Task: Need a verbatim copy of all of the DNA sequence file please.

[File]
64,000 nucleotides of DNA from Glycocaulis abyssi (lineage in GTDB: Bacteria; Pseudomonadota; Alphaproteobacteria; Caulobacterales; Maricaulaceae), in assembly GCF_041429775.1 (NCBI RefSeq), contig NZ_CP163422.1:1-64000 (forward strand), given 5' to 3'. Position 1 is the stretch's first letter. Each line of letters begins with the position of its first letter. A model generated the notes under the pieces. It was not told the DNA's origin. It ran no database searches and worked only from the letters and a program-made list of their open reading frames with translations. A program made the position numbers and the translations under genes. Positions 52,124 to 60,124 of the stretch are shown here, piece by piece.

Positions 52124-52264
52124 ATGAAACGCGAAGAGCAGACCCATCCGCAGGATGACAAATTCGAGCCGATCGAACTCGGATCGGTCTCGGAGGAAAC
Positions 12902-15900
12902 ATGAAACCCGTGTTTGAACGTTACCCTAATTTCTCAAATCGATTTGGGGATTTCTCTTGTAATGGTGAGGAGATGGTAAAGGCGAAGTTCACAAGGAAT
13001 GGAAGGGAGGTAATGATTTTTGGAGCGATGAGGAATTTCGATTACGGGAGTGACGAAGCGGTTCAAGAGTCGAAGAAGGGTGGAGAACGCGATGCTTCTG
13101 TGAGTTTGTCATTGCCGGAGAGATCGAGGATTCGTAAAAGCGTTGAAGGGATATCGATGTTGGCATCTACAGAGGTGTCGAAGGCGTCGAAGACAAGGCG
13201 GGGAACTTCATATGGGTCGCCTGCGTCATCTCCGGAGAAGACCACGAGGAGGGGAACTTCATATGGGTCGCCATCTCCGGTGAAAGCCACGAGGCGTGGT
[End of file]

64,000 nucleotides of DNA from Glycocaulis abyssi (lineage in GTDB: Bacteria; Pseudomonadota; Alphaproteobacteria; Caulobacterales; Maricaulaceae), in assembly GCF_041429775.1 (NCBI RefSeq), contig NZ_CP163422.1:1-64000 (forward strand), given 5' to 3'. Position 1 is the stretch's first letter. Each line of letters begins with the position of its first letter. A model generated the notes under the pieces. It was not told the DNA's origin. It ran no database searches and worked only from the letters and a program-made list of their open reading frames with translations. A program made the position numbers and the translations under genes. Positions 52,124 to 60,124 of the stretch are shown here, piece by piece.

Positions 52124-52264
52124 ATGAAACGCGAAGAGCAGACCCATCCGCAGGATGACAAATTCGAGCCGATCGAACTCGGATCGGTCTCGGAGGAAAC
Positions 12902-15900
12902 ATGAAACCCGTGTTTGAACGTTACCCTAATTTCTCAAATCGATTTGGGGATTTCTCTTGTAATGGTGAGGAGATGGTAAAGGCGAAGTTCACAAGGAAT
13001 GGAAGGGAGGTAATGATTTTTGGAGCGATGAGGAATTTCGATTACGGGAGTGACGAAGCGGTTCAAGAGTCGAAGAAGGGTGGAGAACGCGATGCTTCTG
13101 TGAGTTTGTCATTGCCGGAGAGATCGAGGATTCGTAAAAGCGTTGAAGGGATATCGATGTTGGCATCTACAGAGGTGTCGAAGGCGTCGAAGACAAGGCG
13201 GGGAACTTCATATGGGTCGCCTGCGTCATCTCCGGAGAAGACCACGAGGAGGGGAACTTCATATGGGTCGCCATCTCCGGTGAAAGCCACGAGGCGTGGT